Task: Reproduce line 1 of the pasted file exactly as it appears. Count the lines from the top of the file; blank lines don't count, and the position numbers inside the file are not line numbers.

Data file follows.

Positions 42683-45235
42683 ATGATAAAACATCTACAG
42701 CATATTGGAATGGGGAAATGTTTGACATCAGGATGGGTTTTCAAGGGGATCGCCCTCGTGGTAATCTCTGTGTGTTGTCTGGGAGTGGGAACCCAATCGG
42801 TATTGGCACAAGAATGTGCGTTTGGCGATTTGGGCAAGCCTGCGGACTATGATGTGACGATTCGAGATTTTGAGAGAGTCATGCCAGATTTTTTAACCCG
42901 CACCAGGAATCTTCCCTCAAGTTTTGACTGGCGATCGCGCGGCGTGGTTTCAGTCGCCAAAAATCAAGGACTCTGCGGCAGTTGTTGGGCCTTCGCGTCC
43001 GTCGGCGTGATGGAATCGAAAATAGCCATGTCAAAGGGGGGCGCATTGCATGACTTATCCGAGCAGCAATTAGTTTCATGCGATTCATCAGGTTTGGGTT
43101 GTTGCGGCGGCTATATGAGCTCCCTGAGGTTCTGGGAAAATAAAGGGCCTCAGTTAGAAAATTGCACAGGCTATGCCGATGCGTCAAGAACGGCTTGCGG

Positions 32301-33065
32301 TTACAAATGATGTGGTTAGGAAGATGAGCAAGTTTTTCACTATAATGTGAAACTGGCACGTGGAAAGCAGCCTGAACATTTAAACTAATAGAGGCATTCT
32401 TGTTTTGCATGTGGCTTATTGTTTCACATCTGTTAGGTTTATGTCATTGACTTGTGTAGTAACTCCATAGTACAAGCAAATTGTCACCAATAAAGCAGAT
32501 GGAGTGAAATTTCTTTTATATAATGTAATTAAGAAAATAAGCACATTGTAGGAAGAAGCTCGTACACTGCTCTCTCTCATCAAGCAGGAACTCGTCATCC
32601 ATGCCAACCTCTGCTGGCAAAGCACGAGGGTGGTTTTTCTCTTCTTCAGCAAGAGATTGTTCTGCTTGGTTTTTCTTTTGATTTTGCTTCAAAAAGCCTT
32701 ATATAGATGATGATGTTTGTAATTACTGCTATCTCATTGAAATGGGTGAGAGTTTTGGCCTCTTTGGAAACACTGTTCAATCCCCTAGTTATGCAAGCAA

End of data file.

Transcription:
Positions 42683-45235